A siloxane is a functional group in organosilicon chemistry with the Si–O–Si linkage. The parent siloxanes include the oligomeric and polymeric hydrides with the formulae H(OSiH2)nOH and (OSiH2)n. Siloxanes also include branched compounds, the defining feature of which is that each pair of silicon centres is separated by one oxygen atom. The siloxane functional group forms the backbone of silicones, the premier example of which is polydimethylsiloxane. The functional group R3SiO- (where the three Rs may be different) is called siloxy.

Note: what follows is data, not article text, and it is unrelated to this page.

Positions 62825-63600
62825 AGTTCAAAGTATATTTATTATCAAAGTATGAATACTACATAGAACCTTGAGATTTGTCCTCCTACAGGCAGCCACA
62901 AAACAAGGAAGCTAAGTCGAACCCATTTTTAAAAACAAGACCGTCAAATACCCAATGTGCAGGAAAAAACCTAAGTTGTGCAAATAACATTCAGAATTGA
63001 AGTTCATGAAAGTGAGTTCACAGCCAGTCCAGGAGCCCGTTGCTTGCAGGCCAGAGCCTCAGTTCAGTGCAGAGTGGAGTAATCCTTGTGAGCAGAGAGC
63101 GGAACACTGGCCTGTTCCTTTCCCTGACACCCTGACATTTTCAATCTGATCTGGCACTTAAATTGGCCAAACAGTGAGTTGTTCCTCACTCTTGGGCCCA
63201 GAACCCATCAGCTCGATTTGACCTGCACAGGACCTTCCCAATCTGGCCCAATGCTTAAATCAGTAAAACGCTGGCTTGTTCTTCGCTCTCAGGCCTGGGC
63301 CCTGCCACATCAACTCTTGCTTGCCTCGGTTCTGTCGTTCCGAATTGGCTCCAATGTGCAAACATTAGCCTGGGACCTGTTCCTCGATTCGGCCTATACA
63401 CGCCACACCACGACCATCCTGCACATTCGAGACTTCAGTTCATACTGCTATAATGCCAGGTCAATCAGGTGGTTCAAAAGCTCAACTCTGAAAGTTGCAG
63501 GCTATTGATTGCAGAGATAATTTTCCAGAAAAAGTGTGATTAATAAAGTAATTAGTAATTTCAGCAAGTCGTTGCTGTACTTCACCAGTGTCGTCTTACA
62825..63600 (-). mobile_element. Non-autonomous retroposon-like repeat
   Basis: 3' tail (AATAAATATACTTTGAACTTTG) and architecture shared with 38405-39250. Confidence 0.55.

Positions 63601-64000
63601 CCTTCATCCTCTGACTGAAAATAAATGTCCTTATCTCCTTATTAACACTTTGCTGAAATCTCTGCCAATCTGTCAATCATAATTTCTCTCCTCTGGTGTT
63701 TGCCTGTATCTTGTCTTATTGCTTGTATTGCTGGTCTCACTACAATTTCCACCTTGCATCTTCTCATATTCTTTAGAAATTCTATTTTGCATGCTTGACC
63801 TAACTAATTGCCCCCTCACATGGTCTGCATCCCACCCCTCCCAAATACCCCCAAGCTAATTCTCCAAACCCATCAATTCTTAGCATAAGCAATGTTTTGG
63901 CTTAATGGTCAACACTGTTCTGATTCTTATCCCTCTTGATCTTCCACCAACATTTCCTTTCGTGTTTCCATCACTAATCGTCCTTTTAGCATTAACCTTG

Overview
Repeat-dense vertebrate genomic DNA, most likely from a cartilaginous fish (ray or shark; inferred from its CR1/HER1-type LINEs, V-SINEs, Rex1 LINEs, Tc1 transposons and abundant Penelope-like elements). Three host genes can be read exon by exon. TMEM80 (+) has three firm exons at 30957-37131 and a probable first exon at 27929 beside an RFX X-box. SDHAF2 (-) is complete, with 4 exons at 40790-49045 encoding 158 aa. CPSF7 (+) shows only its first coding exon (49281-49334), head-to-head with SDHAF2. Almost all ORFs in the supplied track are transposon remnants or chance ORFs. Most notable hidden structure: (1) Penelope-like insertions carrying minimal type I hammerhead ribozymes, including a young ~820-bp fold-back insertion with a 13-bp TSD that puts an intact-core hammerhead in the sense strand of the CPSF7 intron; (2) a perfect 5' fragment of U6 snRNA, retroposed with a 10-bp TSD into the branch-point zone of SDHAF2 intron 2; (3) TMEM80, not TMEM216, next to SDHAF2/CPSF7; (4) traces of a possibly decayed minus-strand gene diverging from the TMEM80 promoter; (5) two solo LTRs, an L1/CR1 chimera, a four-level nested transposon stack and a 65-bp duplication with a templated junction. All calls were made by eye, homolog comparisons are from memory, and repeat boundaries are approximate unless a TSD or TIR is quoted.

Siloxanes generally adopt structures expected for linked tetrahedral ("sp3-like") centers. The Si–O bond is 1.64 Å (vs Si–C distance of 1.92 Å) and the Si–O–Si angle is rather open at 142.5°.By way of contrast, the C–O distance in a typical dialkyl ether is much shorter at 1.414(2) Å with a more acute C–O–C angle of 111. It can be appreciated that the siloxanes would have low barriers for rotation about the Si–O bonds as a consequence of low steric hindrance. This geometric consideration is the basis of the useful properties of some siloxane-containing materials, such as their low glass transition temperatures.